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I totally agree with jcin_los_angeles. Contact the Old House Journal. I want to see more!! :) Every time I look at this place I fall back in love. I love my place too(which i will put a link to a thread regarding it), which I have a lot of plans for, but to be honest, it doesn't hold a candle to this place. Even your Christmas decorating is very nice and tasteful.

Here is a link that might be useful: My 1932 Colonial/Georgian

    Bookmark   November 8, 2008 at 1:43AM
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This house was no doubt one of the many built to emulate the pavilions at the Chicago World's Fair of 1893 that had two story classical columns. They are often called Colonial Revival but many feel it is more accurate to call them Neoclassical.

    Bookmark   November 8, 2008 at 10:48AM
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Wow...wow....wow...and more WOW!!!

Hey, I'd be stopping strangers in the cereal aisle at the grocery store to show them pictures of this loving restoration! "Excuse me...here's my house...before...and after! Yes, my family and I did all the work!"...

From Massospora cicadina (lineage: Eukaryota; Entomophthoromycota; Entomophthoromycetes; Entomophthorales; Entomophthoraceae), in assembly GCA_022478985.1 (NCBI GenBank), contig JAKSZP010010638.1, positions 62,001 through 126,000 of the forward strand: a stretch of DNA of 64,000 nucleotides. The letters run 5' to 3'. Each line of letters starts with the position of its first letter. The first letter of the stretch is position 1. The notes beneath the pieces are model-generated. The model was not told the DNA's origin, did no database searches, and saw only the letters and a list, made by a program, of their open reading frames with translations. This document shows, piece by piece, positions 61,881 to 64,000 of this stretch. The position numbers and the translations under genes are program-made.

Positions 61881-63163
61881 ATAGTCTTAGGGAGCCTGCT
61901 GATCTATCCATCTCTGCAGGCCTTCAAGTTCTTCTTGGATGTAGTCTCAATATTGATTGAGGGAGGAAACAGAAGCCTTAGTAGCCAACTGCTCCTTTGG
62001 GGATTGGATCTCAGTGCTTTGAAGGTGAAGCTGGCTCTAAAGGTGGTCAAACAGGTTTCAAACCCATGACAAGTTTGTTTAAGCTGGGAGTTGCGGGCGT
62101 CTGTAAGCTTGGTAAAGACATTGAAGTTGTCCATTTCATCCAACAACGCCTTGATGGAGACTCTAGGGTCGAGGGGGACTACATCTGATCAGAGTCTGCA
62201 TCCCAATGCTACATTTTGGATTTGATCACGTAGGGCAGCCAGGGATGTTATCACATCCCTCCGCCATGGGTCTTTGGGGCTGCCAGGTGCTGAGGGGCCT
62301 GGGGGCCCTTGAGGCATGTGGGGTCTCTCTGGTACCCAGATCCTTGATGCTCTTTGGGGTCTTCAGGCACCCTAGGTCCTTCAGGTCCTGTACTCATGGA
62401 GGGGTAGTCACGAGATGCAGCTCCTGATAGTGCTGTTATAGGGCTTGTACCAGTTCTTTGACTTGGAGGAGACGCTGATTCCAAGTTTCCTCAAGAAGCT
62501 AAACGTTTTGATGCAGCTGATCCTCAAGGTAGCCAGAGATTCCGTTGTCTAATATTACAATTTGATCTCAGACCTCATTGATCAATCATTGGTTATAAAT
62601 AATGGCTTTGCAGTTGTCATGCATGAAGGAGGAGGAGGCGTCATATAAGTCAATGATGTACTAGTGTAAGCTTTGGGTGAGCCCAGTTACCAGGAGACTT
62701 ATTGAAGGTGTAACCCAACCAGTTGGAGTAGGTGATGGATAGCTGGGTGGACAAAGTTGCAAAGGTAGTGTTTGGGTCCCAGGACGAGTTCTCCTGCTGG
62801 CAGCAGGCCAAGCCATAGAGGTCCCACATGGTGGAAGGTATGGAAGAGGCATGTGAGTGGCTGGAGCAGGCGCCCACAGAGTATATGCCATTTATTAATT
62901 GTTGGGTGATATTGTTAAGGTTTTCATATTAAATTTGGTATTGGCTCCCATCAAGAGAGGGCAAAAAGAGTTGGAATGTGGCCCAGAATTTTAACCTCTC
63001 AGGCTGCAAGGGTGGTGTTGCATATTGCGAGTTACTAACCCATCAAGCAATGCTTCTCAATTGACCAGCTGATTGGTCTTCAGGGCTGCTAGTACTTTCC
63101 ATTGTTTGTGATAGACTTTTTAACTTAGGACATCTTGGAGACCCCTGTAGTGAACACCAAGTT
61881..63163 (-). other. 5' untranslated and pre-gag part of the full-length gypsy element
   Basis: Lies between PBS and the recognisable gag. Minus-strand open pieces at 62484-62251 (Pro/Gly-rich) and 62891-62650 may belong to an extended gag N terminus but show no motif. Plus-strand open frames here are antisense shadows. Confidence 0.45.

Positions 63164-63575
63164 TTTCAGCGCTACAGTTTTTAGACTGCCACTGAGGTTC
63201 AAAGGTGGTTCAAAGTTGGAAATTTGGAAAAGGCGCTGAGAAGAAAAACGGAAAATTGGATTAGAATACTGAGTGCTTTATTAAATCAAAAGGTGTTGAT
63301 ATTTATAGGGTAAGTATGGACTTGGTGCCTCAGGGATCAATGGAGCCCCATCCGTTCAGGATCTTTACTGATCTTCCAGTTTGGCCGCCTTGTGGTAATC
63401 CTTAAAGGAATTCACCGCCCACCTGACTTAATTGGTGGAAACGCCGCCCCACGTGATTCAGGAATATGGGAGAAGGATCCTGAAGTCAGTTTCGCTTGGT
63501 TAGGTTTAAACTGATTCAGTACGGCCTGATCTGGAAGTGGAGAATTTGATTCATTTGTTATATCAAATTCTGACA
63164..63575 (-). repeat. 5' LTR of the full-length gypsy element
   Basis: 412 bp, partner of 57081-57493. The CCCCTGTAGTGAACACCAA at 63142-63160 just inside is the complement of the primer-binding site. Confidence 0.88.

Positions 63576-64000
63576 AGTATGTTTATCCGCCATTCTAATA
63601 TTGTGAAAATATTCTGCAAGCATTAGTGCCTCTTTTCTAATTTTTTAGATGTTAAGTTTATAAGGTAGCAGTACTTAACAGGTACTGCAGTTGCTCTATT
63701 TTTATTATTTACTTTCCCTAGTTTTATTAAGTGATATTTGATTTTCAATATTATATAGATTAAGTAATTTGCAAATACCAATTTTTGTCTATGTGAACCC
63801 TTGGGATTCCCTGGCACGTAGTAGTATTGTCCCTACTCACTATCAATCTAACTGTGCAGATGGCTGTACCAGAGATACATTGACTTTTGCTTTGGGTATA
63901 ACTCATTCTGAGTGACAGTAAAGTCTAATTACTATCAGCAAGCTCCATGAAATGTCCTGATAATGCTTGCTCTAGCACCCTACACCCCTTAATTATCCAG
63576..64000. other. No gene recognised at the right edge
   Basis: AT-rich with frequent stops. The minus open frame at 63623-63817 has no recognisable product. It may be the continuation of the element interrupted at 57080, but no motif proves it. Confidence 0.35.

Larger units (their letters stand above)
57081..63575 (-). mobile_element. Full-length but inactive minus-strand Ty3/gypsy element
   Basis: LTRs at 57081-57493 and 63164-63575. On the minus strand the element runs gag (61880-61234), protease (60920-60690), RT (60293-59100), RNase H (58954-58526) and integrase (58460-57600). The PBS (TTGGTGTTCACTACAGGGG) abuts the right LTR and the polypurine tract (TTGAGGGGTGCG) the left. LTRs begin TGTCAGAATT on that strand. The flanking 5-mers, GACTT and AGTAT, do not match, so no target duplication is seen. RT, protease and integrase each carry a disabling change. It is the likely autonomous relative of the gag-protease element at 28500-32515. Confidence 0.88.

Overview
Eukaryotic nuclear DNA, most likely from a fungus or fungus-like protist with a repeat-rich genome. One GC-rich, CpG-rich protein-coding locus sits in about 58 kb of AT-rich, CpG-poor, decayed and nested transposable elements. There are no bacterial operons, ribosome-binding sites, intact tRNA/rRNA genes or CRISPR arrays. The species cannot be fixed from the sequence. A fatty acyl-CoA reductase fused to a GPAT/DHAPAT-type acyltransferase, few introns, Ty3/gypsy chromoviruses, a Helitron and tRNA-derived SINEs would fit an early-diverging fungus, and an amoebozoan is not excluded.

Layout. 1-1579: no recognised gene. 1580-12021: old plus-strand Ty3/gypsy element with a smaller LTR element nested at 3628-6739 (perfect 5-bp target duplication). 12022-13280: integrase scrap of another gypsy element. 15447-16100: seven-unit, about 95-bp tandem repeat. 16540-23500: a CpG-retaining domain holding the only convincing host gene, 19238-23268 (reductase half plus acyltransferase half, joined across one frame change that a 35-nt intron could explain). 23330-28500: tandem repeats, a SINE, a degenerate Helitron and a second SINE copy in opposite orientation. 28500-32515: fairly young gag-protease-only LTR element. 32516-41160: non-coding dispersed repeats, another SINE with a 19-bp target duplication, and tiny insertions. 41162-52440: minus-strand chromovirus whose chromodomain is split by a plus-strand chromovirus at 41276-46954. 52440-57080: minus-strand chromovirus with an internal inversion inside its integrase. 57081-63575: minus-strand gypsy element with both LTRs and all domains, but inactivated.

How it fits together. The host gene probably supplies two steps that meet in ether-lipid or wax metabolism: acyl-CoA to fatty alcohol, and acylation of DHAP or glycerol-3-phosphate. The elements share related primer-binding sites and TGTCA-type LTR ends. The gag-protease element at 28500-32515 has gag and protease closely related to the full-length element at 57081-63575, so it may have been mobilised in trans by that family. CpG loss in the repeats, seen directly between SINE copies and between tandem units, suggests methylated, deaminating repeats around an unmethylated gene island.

You should be extremely proud not only for doing an excellent job but for saving a STUNNING historic home!! In these days where so many of them end up under a wrecking ball for yet more ugly contemporary condos, I'm tearing up a little just out of sheer joy for the work you did.

It's realy so beautiful and elegant.

    Bookmark   November 8, 2008 at 11:29AM
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That is truly a stunning home .Thankyou so much for seeing the potential and saving it and posting it here for us to see . Its very motivational for anyone in the middle of a remodle.

    Bookmark   November 8, 2008 at 3:00PM
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Thanks Hollis and Linda for resurrecting a beautiful slice of history.

I can't imagine living in a home and working on it for 11 years--and remaining married!

    Bookmark   November 8, 2008 at 6:47PM